Behavioral Ecology and Sociobiology

, Volume 22, Issue 2, pp 95–102

Correlates of male reproductive success in the browncheek blenny, Acanthemblemaria crockeri (Blennioidea: Chaenopsidae)

  • Philip A. Hastings

DOI: 10.1007/BF00303544

Cite this article as:
Hastings, P.A. Behav Ecol Sociobiol (1988) 22: 95. doi:10.1007/BF00303544


Acanthemblemaria crockeri exhibits a resource defense polygyny mating system with male parental care. Females preferred to mate with the larger of two males in laboratory experiments, and male size was positively correlated with the number of eggs defended by males at two sites in the Gulf of California, Baja California, Mexico. Females appeared to avoid mating with males defending heavily-fouled shelters. The role of other factors including the intensity of male courtship coloration and displays in determining male reproductive success was studied in Bahia San Carlos, Sonora, Mexico by providing glass vials as shelters. This provided a non-destructive technique for counting of eggs defended by males and allowed repeated assessment of the reproductive success of individual males. Males varied greatly in their duration of residency of shelters and in their color score and intensity of courtship displays. The number of eggs received by males was positively correlated with their duration of residency in shelters, and females appeared to avoid mating with new residents. Mated males deserted shelters less frequently and were more likely to receive future matings than were unmated males. The mean color score of males was unrelated to their reproductive success, while the intensity of male courtship displays was negatively correlated with the number of eggs received. This may have resulted because female mate choice is based on multiple criteria, including some that more accurately reflect the quality of parental care afforded by males.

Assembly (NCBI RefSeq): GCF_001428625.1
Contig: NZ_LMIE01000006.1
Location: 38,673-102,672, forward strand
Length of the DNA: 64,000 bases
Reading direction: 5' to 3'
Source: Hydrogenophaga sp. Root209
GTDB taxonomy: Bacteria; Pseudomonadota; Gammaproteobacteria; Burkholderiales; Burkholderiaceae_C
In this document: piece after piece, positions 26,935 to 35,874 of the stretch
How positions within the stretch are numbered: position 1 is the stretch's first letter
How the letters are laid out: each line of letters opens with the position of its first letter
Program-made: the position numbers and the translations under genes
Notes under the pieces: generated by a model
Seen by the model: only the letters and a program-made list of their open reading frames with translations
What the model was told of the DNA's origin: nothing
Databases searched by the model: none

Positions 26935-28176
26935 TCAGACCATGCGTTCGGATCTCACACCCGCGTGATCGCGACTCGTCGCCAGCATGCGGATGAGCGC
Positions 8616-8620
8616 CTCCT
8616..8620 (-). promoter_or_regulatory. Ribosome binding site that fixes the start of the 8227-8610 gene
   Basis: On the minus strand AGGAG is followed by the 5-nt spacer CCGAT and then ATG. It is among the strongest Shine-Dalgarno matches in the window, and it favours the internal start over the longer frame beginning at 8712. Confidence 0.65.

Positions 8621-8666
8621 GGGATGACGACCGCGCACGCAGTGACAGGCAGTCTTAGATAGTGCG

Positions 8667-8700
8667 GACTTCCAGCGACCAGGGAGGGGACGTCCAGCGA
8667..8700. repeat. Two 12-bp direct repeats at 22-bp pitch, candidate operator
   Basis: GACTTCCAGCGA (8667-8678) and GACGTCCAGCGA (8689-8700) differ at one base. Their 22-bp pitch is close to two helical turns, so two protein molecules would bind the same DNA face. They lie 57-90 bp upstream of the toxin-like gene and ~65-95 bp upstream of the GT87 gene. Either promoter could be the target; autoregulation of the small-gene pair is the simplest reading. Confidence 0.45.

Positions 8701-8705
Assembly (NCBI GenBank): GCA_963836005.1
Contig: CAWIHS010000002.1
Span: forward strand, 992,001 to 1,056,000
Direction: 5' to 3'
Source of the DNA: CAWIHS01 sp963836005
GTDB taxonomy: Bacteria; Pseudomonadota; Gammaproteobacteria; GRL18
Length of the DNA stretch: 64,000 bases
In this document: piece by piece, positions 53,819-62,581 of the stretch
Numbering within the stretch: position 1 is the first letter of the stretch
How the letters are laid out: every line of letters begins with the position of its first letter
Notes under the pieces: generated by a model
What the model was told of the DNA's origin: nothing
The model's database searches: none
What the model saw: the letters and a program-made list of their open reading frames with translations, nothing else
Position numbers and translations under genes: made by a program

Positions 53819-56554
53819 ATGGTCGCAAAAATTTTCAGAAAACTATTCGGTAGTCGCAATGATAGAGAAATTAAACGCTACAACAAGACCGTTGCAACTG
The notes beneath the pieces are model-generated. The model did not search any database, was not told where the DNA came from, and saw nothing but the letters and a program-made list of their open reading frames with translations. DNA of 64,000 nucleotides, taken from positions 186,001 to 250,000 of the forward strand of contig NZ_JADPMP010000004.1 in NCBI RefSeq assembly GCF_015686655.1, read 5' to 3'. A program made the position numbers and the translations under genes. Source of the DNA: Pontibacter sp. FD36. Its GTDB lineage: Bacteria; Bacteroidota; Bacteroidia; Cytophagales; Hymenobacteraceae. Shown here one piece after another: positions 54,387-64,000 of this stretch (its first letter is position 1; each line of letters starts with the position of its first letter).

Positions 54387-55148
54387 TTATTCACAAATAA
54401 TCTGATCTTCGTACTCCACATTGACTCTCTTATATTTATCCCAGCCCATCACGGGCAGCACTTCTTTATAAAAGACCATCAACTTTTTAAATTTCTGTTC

Copyright information

© Springer-Verlag 1988

Authors and Affiliations

  • Philip A. Hastings
    • 1
  1. 1.Department of Ecology and Evolutionary BiologyUniversity of ArizonaTucsonUSA

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